We birded for several hours at Long Lake National Wildlife Refuge just east of Bismarck, North Dakota. Almost all the prairie ducks were there, also sora, Virginia rail, and Franklin's gull. Two life list birds: clay-colored sparrow and chestnut-collared longspur.

   In the evening, we drove north from Detroit Lakes to an area Pettingill (in his 1981 guide to bird finding) calls Wapun Marsh.  At that time, it was thought to be one of the last places in the state where there were prairie chickens, and it was also a good place to see yellow rails. We didn't see either.  The area looks like it has been much fragmented by agriculture since Pettingill's time, but it is still interesting.  Parcels of prairie and marsh have been set aside by the State, and we found two species of lady's slippers, lots of snipe winnowing, and one life bird: upland sandpiper.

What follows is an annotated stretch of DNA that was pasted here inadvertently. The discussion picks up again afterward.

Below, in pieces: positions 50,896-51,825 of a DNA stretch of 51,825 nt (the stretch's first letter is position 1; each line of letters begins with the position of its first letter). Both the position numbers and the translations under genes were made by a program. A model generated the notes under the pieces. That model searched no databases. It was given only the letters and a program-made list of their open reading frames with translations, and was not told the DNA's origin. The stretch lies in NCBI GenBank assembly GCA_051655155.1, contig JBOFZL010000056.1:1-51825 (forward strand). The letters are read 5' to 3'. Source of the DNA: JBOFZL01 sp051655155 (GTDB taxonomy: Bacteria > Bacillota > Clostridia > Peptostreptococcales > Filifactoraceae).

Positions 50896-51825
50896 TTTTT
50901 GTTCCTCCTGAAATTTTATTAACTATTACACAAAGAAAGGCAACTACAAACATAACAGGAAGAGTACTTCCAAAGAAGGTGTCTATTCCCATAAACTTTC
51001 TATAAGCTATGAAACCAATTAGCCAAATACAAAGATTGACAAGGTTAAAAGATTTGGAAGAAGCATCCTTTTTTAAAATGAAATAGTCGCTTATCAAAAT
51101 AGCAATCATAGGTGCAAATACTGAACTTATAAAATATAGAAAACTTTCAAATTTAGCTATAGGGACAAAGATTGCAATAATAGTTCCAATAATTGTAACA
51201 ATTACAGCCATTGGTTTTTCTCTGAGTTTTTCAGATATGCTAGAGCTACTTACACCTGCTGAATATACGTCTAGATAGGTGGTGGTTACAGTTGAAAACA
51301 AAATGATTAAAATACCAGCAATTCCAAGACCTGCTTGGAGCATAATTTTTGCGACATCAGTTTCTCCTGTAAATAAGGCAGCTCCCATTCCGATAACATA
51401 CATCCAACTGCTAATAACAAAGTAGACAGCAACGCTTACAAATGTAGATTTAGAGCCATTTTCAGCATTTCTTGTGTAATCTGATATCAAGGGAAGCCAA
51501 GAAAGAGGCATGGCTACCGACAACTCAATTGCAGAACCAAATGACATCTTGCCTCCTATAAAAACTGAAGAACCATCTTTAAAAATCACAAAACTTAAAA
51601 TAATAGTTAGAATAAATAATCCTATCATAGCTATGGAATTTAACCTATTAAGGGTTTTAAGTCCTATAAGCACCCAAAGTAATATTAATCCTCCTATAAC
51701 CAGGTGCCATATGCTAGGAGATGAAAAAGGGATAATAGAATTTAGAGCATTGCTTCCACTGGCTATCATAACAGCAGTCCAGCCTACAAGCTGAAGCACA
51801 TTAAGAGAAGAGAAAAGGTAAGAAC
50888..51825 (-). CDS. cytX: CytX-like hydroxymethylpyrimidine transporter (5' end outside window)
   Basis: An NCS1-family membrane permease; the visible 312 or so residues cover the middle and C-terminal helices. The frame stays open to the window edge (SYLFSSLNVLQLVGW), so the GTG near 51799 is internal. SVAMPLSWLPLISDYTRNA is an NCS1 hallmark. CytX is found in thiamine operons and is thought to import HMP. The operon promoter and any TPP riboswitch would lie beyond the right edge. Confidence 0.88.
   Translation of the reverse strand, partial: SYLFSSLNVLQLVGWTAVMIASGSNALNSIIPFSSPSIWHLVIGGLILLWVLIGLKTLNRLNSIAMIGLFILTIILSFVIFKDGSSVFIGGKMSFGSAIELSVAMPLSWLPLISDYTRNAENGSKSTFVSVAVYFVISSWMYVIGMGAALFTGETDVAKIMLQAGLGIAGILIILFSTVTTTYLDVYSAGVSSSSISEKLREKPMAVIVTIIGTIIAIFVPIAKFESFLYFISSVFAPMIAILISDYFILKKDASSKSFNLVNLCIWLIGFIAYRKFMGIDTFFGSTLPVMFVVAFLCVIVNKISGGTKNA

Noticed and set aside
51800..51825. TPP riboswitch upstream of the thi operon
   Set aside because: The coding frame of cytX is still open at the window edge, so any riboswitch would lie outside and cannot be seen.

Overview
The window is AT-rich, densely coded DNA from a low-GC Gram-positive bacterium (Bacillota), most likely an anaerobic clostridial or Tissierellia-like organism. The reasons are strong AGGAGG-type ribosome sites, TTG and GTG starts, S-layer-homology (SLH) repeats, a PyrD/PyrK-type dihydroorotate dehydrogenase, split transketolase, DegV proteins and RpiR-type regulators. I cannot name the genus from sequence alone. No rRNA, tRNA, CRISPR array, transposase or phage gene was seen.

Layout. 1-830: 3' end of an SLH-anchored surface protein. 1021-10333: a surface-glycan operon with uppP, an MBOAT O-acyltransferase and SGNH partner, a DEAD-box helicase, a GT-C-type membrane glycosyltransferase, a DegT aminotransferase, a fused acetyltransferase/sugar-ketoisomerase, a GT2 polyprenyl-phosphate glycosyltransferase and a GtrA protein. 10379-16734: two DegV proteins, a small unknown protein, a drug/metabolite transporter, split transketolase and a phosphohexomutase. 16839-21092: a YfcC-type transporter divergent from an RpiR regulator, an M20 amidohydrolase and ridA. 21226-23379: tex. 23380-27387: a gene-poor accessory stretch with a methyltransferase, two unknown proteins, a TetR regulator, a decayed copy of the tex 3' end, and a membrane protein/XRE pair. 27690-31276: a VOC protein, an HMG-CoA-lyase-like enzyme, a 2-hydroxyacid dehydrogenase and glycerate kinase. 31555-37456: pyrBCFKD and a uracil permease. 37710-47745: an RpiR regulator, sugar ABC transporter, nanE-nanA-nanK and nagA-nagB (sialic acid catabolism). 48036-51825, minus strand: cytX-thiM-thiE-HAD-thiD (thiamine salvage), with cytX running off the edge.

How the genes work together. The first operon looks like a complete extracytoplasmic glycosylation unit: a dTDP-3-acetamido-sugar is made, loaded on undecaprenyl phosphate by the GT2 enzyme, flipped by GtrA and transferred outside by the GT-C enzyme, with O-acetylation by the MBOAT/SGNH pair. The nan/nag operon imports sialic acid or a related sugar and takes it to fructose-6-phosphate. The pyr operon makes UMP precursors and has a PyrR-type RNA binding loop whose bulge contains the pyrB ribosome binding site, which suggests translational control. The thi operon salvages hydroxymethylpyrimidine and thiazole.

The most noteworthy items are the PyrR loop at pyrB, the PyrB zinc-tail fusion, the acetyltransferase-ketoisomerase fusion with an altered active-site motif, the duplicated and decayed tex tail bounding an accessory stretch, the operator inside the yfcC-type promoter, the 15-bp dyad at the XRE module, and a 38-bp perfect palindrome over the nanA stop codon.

Monday 13 June 1994 - Detroit Lakes to Silver City, Michigan. We explored a little of the Porcupine Mountains area (including Lake of the Clouds overlook), stayed in a motel on the shore of Lake Michigan.

Porcupine Mountains - Lake of the Clouds and Lake Superior

   Tuesday 14 June 1994 - Silver City to Sudbury, Ontario.  Severe storms predicted for the Upper Peninsula, but we outran them and it was clear by the time we reached Sudbury.  It rained in Sault St. Marie, and there was some lightning.

   I got really scared at one point.  As we left Marquette, we looked back over Lake Superior to see an amazing black wall stretching for miles.  It was like an ocean wave breaking through the sky - the overriding of the very warm and very cold air masses predicted for several days.  Lightning flashed up and down and across this mass in a truly threatening display.  I couldn't even bring myself to take a picture, I was so scared we might be caught in it.  Without thinking, I had the truck going 75 mph away from that sight. I finally got over the shakes, but I was still traveling about 65 mph (on a 55 mph road) all the way across Michigan.